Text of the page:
Sabaa Tahir is tired of books where a spunky, lone hero goes off and saves the world.
“I really didn’t like the idea that a heroine was super brave off the bat and was going to go and kick some a-- from Day One,” said the author of “An Ember in the Ashes.” “I wanted to build up to that.”
And over the course of two books, she has.
Tahir got the idea for her series while working as a copy editor on The Washington Post’s international desk several years ago, well before she began writing as her full-time job.
She read a story about Kashmiri women whose male relatives were imprisoned by the military and never seen again. Inspired, Tahir conceived the plot of her series: Young Laia seeks help from a rebel army to free her brother, who has been imprisoned by the ruling empire. The soldiers will help her only if she spies for them, going undercover as a slave for a ruthless warlord. In this guise Laia meets Elias, who is plotting his escape from the empire.
Tahir’s second book in the series, “A Torch Against the Night,” comes out next month and will continue Laia and Elias’s journey to escape the clutches of the Martial empire.
Tahir talked to The Post about where her ideas come from, how racism shaped her book, and why she’s afraid of supernatural beings called jinn.
This interview is part of “It’s Lit,” a digital question-and-answer series about women who write books. It has been condensed and edited for length and clarity.
Q: Where did you get the confidence to go forward with your idea?
A. I didn’t have a lot of confidence. It was almost like it was stubbornness more than anything else. If you are willing to sit down and spend time on a story and make it work, no matter how unconfident you are on the surface, deep down somewhere you think this story is worth telling [so it’s] worth the effort, the blood, the sweat, the tears, the embarrassment, the humiliation.
I mean, I was a copy editor on the international desk writing a young-adult fantasy. It was kind of weird, you know? My co-workers totally made fun of me! All in good fun, they were very sweet, but it was like, “How’s your fantasy coming?”
Q: You’ve mentioned before that your book has a lot of Roman influences, but I noticed a lot of South Asian influences as well.
A. There are some North African, South Asian and Middle Eastern influences. I included the whole region because it’s the mythology of jinn and ifrits and marids [supernatural beings often found in Arabic mythology, and you find that mythology all over that area.†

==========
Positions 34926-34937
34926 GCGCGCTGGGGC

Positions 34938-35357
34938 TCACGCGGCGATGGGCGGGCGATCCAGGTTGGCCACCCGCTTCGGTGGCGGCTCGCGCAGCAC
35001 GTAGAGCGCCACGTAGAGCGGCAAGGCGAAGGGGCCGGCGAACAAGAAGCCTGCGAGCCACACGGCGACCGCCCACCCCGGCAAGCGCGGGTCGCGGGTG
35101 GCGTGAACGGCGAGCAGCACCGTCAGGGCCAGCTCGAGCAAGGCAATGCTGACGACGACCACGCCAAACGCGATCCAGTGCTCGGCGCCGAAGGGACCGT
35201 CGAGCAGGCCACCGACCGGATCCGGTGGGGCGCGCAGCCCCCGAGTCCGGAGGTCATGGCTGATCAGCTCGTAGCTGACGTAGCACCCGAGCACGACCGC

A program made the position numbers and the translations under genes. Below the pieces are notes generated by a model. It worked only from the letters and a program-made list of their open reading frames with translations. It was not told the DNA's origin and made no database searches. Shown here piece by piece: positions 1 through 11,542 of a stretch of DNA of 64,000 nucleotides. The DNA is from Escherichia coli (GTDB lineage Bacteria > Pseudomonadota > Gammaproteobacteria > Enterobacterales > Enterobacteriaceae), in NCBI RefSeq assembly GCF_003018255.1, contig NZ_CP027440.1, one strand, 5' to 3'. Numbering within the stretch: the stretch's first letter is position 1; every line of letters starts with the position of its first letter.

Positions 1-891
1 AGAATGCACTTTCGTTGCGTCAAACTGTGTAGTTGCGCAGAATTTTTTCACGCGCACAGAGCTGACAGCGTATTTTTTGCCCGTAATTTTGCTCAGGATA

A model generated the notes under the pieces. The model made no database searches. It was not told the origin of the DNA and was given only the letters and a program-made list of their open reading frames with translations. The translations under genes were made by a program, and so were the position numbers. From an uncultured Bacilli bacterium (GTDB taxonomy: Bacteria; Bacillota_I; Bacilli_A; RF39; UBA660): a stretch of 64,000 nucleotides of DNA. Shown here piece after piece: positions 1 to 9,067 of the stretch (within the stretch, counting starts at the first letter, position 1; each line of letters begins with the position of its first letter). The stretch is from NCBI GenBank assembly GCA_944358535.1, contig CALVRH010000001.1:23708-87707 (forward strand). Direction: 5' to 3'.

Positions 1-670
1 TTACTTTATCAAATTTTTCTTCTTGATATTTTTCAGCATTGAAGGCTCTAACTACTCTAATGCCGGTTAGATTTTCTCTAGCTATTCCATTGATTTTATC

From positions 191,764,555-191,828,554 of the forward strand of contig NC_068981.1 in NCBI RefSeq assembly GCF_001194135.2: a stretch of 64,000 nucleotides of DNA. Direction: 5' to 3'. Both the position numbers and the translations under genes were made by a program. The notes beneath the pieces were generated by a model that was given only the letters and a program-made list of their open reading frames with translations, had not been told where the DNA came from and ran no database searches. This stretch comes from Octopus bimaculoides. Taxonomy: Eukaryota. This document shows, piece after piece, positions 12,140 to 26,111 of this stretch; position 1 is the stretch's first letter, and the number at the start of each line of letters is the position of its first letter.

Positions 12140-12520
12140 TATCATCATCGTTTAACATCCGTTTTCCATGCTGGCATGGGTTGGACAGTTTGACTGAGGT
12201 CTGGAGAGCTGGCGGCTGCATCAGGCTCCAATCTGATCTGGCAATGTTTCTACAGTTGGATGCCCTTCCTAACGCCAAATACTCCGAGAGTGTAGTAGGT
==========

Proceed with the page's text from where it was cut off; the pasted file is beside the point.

That really comes from my mom. When I was little girl she would tell me jinn stories to scare the daylights out of me. She told me they lived in trees and you don’t want to disturb it at night because there might be a jinn living in it, and so to this day, if I’m taking a walk at night and I see a tree I will go around. I’m like, “Uh-uh, I’m not going to disturb the jinn.”
Q: How did your background shape your stories?
A. I grew up in an isolated town, out in the middle of the Mojave Desert in the middle of a naval base. My family was one of the only South Asian families in this town. We felt it. We knew. And there were absolutely wonderful people in the town, and I had a lot of friends there, but there were a lot of people who didn’t want outsiders in the town — who felt like it was a personal affront. So there was a lot of racism and a lot of prejudice, and it was everywhere from the schools to the teachers all the way to just how you were treated.
The other side of it was meeting so many people and hearing so many stories and really experiencing life through so many different people. And that kind of gave me a very early interest in the idea of stories and of storytelling. The way I felt growing up, which was like an outcast — I was weird, I was a nerd, I read fantasy books — I think a lot of fantasy book readers and a lot of readers and writers in general have that experience of isolation. But mine came from what I look like and what my background was, and I think a lot of people can identify with and relate to that.
Everdeen Mason is an audience editor at The Washington Post and Book World contributor. You can follow her on Twitter: @EvMason.
By Sabaa Tahir
Razorbill. 464 pp. $19.95